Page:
Vahid Salemi, Associated Press
A member of Iranian Revolutionary Guard speaks on his walkie talkie while Zolfaghar surface-to-surface ballistic missiles are displayed in an annual pro-Palestinian rally marking Al-Quds (Jerusalem) Day in Tehran, Iran, Friday, June 23, 2017. Iran used the Zolfaghar missile this week to target the Islamic State group in Syria.
WASHINGTON — The U.S. shoots down a Syrian fighter-bomber. Iran launches missiles into eastern Syria. Russia threatens to attack coalition aircraft west of the Euphrates. What is going on?
It might appear a mindless mess, but the outlines are clear. The great Muslim civil war, centered in Syria, is approaching its post-Islamic State phase. It’s the end of the beginning. The parties are maneuvering to shape what comes next.
It’s Europe, 1945, when the war was still raging against Nazi Germany, but everyone already knew the outcome. The maneuvering was largely between the approaching victors — the Soviet Union and the Western democracies — to determine postwar boundaries and spheres of influence.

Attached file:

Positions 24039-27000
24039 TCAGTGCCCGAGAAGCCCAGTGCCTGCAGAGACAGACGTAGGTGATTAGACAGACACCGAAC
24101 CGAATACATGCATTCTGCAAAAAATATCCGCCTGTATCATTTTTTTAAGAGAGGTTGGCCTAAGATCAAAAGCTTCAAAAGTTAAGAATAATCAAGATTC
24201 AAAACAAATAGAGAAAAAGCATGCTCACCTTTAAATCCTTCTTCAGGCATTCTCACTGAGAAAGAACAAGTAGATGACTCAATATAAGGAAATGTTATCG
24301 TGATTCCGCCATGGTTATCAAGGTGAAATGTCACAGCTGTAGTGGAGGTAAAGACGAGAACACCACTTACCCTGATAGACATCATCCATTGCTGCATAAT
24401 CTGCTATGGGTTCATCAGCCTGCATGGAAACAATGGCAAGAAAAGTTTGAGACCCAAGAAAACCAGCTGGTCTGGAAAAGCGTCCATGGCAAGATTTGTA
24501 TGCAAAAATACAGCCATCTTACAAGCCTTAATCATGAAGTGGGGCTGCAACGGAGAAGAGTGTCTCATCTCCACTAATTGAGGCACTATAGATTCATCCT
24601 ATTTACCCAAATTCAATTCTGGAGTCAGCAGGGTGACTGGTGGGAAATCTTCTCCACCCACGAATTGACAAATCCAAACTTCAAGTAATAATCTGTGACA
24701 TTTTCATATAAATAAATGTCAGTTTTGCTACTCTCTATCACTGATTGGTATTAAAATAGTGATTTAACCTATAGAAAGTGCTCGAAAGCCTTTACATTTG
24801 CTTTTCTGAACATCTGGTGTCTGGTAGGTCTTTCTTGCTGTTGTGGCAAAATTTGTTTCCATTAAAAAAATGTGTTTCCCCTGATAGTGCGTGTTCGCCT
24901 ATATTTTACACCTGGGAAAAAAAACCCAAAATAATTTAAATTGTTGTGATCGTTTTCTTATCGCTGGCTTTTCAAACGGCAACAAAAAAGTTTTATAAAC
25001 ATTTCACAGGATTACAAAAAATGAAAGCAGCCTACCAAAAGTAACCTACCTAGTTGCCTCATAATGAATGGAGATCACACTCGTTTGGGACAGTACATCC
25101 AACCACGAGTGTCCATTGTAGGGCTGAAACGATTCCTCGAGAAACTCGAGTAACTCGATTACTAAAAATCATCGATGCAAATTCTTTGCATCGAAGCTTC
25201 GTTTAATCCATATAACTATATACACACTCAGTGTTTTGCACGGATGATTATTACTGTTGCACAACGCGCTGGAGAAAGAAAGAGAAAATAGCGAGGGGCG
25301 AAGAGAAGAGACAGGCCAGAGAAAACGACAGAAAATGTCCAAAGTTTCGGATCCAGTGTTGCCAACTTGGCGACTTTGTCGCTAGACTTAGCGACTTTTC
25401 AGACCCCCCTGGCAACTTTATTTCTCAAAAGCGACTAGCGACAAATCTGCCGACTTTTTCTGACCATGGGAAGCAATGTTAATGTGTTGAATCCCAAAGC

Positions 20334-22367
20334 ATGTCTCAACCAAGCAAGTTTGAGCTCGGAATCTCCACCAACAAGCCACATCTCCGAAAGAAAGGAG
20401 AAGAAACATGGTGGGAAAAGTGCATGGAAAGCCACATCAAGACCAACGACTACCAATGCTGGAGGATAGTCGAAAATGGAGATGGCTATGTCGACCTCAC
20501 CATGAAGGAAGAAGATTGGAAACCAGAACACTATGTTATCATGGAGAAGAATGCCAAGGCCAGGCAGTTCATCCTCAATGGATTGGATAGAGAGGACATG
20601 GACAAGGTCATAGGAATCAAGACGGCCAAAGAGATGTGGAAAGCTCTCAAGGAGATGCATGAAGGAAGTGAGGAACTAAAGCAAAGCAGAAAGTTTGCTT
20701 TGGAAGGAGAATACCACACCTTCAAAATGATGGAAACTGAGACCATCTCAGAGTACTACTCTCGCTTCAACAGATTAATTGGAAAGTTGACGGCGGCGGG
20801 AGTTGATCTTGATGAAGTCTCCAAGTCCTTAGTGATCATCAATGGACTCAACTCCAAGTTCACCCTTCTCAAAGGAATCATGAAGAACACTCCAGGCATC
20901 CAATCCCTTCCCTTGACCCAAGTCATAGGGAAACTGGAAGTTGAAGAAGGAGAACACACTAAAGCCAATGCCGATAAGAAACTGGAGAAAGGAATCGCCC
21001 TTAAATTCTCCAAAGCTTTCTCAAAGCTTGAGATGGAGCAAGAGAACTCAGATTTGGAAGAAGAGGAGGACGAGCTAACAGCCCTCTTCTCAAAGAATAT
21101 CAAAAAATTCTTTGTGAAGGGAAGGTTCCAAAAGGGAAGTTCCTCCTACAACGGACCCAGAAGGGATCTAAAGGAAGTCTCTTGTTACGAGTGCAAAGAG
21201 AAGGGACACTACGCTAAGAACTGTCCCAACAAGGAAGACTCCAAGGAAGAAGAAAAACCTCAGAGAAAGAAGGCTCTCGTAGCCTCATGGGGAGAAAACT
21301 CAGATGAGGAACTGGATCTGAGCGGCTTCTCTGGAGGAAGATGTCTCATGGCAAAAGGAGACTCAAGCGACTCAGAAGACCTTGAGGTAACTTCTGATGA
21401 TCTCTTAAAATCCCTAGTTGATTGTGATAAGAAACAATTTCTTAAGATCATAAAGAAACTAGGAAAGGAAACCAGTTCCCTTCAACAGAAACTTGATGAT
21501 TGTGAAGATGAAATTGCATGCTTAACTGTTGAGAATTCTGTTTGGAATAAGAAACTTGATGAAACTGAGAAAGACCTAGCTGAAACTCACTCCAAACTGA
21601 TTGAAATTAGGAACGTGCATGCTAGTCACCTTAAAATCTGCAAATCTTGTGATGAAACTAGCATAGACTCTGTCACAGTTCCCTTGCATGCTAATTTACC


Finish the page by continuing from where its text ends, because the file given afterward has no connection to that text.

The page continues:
So it is today in Syria. Everyone knows that the Islamic State is finished. Not that it will disappear as an ideology, insurgency and source of continuing terrorism both in the region and the West. But it will disappear as an independent, organized, territorial entity in the heart of the Middle East.
It is being squeezed out of existence. Its hold on Mosul, its last major redoubt in Iraq, is nearly gone. Raqqa, its stronghold in Syria and de facto capital, is next. When it falls — it is already surrounded on three sides — the caliphate dies.
Much of the…